We are honoured to work on the ancestral lands of the Ngunnawal and Ngarigo People and we recognise their continuing connection with, and knowledge about land, waters and community. We pay our respects to them and their cultures; and Elders past, present and emerging.
Adapted from: Welcome to Country & Acknowledgement of Country – Creative Spirits
“People must feel that the natural world is important and valuable and beautiful and wonderful and an amazement and a pleasure.”
– Sir David Attenborough
The Naas River project is Rivers of Carbon’s most recent partnership and our first project in the ACT. The goal is to build resilient landscapes that can withstand future stresses from drought and bushfires. This will in turn help improve water quality and the area’s biodiversity. The Naas River is an excellent starting point for these goals because it is contained by the Naas Valley, offering a connected strip of waterfront properties with landholders interested in working together to secure a sustainable future, as well as connecting to the beautiful National Parks that extend around their homes.
The Naas River is located in the southern end of Namadgi National Park. This perennial stream flows for over 25 kilometers before it joins with the Murrumbidgee River, one of the four major rivers within the Murray Darling Basin catchment. The river’s water quality is of high priority, and it helps supply Canberra’s water. Historically, the land was used for grazing stock, leading to a large mobilisation of sediment washing downstream. While some agriculture continues in the area today, there is a larger emphasis on land for conservation and biodiversity, as the river is connected to national parks. Several species of endangered birds can be seen flying in the valley, including the Scarlet Robin, Flame Robin, Jacky Winter and Wedgetail Eagle. These are well-loved by land holders and visitors alike.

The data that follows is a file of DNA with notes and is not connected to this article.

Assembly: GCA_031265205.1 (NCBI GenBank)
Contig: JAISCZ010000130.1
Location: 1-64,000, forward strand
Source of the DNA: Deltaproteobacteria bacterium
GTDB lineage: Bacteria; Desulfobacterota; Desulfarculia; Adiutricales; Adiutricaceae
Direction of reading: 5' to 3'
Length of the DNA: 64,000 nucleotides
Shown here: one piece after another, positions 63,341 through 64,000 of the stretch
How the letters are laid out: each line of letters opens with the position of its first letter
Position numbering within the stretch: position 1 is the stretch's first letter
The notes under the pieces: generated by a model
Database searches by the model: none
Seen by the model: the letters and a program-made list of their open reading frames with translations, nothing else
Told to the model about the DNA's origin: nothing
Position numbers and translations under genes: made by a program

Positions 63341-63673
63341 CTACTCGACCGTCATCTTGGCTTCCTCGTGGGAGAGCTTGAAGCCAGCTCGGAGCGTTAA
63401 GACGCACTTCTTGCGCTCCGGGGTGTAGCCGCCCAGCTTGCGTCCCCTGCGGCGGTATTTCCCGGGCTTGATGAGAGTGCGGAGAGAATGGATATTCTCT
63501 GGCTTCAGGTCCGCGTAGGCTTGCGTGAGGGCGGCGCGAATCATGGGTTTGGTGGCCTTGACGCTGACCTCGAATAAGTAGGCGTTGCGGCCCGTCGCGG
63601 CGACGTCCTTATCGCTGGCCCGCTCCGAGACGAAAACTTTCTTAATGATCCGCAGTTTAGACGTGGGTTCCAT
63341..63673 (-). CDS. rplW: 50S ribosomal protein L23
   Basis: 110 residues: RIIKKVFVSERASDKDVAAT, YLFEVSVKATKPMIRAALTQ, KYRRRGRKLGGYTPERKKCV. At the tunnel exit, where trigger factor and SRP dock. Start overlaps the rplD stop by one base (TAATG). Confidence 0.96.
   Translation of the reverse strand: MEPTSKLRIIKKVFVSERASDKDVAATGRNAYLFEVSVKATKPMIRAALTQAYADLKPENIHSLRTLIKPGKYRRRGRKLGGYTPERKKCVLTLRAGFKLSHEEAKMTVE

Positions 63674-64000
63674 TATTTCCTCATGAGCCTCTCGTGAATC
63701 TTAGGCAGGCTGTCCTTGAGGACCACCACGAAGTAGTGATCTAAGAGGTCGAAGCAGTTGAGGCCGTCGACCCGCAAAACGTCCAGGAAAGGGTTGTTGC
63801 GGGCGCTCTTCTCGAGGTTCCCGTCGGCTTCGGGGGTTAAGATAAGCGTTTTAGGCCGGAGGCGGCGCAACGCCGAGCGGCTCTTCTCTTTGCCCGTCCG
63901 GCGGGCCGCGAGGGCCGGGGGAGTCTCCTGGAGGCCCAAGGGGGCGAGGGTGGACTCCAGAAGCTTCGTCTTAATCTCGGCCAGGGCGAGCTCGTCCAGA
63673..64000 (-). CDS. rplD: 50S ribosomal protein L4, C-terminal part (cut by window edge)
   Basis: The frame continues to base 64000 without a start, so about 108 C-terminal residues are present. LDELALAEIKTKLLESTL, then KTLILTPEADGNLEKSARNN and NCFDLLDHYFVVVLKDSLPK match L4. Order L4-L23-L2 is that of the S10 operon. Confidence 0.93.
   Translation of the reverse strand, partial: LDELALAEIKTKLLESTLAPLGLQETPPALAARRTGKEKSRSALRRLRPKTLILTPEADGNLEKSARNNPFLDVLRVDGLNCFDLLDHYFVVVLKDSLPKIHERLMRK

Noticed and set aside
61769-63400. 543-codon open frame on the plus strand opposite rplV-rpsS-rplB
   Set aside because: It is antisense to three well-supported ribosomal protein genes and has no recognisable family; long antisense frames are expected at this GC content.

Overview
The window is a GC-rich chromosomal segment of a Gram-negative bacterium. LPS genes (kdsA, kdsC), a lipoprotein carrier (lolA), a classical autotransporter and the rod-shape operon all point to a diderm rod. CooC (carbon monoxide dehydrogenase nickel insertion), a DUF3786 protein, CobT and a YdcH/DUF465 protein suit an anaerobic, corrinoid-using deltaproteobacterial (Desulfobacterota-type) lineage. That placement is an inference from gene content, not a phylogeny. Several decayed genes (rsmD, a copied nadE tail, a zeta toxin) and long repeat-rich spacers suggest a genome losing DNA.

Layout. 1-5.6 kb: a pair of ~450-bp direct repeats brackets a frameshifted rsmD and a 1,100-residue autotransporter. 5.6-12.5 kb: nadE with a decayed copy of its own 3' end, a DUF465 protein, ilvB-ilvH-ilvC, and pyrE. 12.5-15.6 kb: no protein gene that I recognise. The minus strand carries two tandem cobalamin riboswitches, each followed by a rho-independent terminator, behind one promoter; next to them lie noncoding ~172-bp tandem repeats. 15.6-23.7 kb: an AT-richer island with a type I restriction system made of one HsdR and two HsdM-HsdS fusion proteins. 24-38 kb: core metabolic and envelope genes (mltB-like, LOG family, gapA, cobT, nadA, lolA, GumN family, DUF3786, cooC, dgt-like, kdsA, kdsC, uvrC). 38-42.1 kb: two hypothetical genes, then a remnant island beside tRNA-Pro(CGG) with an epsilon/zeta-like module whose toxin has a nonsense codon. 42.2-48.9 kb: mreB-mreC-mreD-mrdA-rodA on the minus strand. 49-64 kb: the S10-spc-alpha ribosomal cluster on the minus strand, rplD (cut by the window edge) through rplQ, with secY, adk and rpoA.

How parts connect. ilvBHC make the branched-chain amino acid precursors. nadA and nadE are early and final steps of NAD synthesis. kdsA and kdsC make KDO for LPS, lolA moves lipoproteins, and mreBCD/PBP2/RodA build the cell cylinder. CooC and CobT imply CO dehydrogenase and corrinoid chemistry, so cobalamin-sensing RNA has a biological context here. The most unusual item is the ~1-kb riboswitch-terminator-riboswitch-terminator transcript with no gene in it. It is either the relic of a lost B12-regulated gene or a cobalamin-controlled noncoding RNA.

This region has had some conservation attention in the past including a river assessment by a geomorphologist and historian in 2000, who looked at the erosion and sedimentation issues present in the Valley. It was clear that much of the erosion was from channelisation of what was once a swampy meadow, followed by re-erosion of ‘post-settlement alluvium’. Over the years, the channel would constrict in times of drought and be reworked in times of high river flow. The report was entitled ‘Nature of the Naas’ (Starr, 2000) and provided new insight on this stretch of river, but the issues were never addressed with significant resources. If you are interested in reading more about the past and present for the Naas River and Valley, please access the resources below or get in touch with us!
The Naas River was identified as a focus area for Rivers of Carbon for a number of reasons – reducing erosion, improving water quality, stabilising banks and increasing biodiversity. ACT riparian and river systems are already experiencing considerable pressure from a changing climate, such as increased water temperatures, reduced average river flows, flash flooding and an increase in drought effects. Through support provided by the Australian Government’s Future Drought Fund, on-ground works will include fencing, revegetation, installation of alternative stock water where needed, small scale erosion works (to stabilise head cuts), minor woody weed control, and community ‘get-togethers’ to raise awareness of the issues, offer solutions and garner interest in continuing river restoration works into the future.
This project engages the rural landowners who manage 12km’s of agricultural land either side of the river from the Namadgi Park boundary to the confluence of the Gudgendy. With their help, the Naas river and surrounding valley can adapt to the pressures of increasing temperatures and fluctuating water availability. By bringing farmers and project partners together to set and achieve a shared vision for drought resilience through restoring the health and rehydration of the Naas valley ensures the long term commitment of improved river, stock and human health. The Rivers of Carbon team looks forward to working alongside landholders for the benefit of the Naas River and surrounding communities.
Outcomes we are aiming for:
Protect and restore 23.1 ha of riparian land
Manage 5kms of waterways
Involve 5 landholders
Hold 4 community events
Manage 8 erosion control remediation sites
Plant 2,100 native trees
3.65 kms of riparian area protected (fencing)